According to Dr. Sood, the project addressed the problem of offering low-cost medical technologies to more people. The business school and Emory School of Medicine continue to work in tandem on similar issues and Goizueta offers various dual degrees including an MBA and Doctor of Physical Therapy. Other “live” projects in marketing and other academic areas cross schools. Goizueta offers additional classes in the aspects of healthcare business.

“Every year many students from the School of Public Health and School of Medicine take courses in business at the Goizueta Business School,” Said Dr. Sood.

“This is synergistic with what we do here at Emory,” Dr. Butler said.

Students generated a plethora of ideas ranging from social media strategy to reach caregivers and others impacted by stroke, to increasing traffic on Kinetic Muscles’ web properties, to gathering numbers on cost benefits for healthcare companies that sign on to use Kinetic Muscles’ rehabilitation products.

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“Students were asked to develop a marketing and sales strategy to ensure successful adoption and growth of this exciting new therapy delivery service,” added Dr. Sood. “Multiple teams worked on different aspects of marketing strategy including market entry strategy, alliance strategy, positioning strategy, competitor analysis, branding strategy, pricing strategy, value proposition strategy, and new product diffusion strategy.”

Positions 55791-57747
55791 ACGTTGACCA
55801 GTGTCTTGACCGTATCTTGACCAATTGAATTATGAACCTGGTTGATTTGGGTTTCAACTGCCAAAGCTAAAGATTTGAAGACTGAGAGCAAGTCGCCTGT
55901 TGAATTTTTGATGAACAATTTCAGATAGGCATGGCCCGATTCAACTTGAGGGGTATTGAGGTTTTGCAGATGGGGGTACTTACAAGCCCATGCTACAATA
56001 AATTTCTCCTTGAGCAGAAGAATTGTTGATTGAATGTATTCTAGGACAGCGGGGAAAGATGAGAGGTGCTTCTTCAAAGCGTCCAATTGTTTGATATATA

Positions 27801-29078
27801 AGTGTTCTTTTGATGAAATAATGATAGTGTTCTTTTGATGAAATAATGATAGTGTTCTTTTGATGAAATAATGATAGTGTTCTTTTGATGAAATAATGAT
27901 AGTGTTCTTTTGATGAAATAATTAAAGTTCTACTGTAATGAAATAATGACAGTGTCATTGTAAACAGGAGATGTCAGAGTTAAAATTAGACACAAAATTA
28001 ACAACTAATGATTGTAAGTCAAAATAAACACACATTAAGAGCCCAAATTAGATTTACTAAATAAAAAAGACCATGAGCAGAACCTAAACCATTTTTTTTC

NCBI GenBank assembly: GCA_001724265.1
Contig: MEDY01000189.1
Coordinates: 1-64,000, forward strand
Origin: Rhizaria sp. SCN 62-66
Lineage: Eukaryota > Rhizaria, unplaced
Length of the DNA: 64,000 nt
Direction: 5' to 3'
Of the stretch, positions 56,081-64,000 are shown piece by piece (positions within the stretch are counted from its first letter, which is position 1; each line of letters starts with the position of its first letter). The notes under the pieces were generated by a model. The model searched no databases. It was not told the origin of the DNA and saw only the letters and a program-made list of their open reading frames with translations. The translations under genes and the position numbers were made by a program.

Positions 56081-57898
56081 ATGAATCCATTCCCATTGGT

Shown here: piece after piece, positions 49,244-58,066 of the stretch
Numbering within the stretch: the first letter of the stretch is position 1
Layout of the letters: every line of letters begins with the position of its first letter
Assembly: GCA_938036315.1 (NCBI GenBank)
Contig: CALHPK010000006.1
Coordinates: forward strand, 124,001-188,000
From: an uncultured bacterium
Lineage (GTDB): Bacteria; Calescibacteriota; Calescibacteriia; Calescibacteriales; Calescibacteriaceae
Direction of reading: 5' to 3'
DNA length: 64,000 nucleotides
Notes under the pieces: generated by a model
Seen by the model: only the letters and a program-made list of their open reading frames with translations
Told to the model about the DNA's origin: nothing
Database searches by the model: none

Increasing product recognition was also a key, to which students elected to communicate to family members (often caregivers) and stroke survivors directly. One group developed an innovative plan to place informational kiosks in shopping malls to reach those charged with long-term care of stroke survivors. Another team developed an interactive website that builds on the latest social media technologies to enhance patient-doctor-caregiver engagement and interactivity.

“Marketing drives what we’re trying to do not only on the education level but in research and service delivery,” Dr. Butler said. “There are at least three different models in there that we continue to build. I have nothing but positive things to say about what we’ve done so far and there are a lot of interesting things in the future.

“We’re not looking at the way marketing has been done in the past. [Students] really pushed the envelope; they’re looking at new things.”

Ed Koeneman, Chief Operating Officer at Kinetic Muscles, was pleased with the presentations from the 18 student groups.

“They looked at our marketing strategy in ways we’ve never thought of before,” he said.